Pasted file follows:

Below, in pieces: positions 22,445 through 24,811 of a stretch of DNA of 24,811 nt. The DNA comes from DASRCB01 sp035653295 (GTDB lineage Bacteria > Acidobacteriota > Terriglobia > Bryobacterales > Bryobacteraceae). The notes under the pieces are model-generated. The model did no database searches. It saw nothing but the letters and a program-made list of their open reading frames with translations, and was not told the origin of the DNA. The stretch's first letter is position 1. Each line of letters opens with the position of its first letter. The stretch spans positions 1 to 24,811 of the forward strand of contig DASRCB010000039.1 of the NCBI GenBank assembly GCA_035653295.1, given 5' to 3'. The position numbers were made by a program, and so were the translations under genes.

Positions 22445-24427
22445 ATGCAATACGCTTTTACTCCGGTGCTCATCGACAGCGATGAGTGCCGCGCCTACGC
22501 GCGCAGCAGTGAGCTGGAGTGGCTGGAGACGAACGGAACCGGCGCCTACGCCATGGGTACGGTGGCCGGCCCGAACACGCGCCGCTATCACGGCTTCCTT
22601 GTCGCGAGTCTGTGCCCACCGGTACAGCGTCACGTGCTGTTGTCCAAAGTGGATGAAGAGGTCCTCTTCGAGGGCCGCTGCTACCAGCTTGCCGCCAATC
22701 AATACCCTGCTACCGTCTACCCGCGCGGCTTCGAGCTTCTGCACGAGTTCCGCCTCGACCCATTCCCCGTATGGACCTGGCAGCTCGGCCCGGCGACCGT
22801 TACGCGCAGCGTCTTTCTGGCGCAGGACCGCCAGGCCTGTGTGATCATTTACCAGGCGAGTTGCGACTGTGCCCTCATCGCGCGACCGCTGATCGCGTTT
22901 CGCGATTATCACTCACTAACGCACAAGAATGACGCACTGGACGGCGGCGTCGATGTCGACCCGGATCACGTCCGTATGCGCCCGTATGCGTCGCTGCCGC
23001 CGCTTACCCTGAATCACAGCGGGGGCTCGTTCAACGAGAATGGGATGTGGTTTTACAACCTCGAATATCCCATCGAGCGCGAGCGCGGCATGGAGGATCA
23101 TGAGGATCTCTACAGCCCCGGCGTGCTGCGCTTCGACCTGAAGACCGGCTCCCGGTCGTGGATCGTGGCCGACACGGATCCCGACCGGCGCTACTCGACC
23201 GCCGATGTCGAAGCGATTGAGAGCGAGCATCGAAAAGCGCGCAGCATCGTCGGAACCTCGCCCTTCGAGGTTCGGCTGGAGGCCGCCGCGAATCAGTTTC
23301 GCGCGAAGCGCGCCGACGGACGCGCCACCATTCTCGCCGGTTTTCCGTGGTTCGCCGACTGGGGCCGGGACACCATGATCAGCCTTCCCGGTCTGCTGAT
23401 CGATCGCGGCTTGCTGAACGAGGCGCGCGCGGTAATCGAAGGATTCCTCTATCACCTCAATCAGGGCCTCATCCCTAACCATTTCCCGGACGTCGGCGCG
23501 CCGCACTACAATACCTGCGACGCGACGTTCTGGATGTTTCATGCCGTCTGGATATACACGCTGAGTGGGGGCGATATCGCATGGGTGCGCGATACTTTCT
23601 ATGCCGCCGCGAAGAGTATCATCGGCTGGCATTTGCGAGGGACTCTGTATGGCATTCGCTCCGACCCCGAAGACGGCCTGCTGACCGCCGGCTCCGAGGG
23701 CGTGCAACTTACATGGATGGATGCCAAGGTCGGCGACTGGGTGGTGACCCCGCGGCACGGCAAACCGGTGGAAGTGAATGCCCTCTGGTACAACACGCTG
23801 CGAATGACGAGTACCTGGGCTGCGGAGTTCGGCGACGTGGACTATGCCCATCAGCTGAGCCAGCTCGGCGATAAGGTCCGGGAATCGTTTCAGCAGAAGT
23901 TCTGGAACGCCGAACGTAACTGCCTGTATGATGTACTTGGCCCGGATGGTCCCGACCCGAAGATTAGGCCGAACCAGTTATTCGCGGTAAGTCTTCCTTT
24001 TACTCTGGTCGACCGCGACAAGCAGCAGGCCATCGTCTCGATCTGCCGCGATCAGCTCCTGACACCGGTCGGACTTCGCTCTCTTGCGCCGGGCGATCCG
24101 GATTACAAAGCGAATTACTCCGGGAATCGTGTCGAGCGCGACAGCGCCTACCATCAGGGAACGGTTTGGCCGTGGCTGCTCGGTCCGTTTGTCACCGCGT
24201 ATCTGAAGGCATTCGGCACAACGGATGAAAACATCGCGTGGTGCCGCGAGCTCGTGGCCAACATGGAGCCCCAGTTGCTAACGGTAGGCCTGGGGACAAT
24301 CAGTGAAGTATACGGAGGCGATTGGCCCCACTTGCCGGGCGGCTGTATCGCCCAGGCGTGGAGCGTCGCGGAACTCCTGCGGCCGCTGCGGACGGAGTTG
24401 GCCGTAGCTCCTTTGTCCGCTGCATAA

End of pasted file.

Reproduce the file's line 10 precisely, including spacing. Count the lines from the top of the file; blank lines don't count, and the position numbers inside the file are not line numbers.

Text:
23101 TGAGGATCTCTACAGCCCCGGCGTGCTGCGCTTCGACCTGAAGACCGGCTCCCGGTCGTGGATCGTGGCCGACACGGATCCCGACCGGCGCTACTCGACC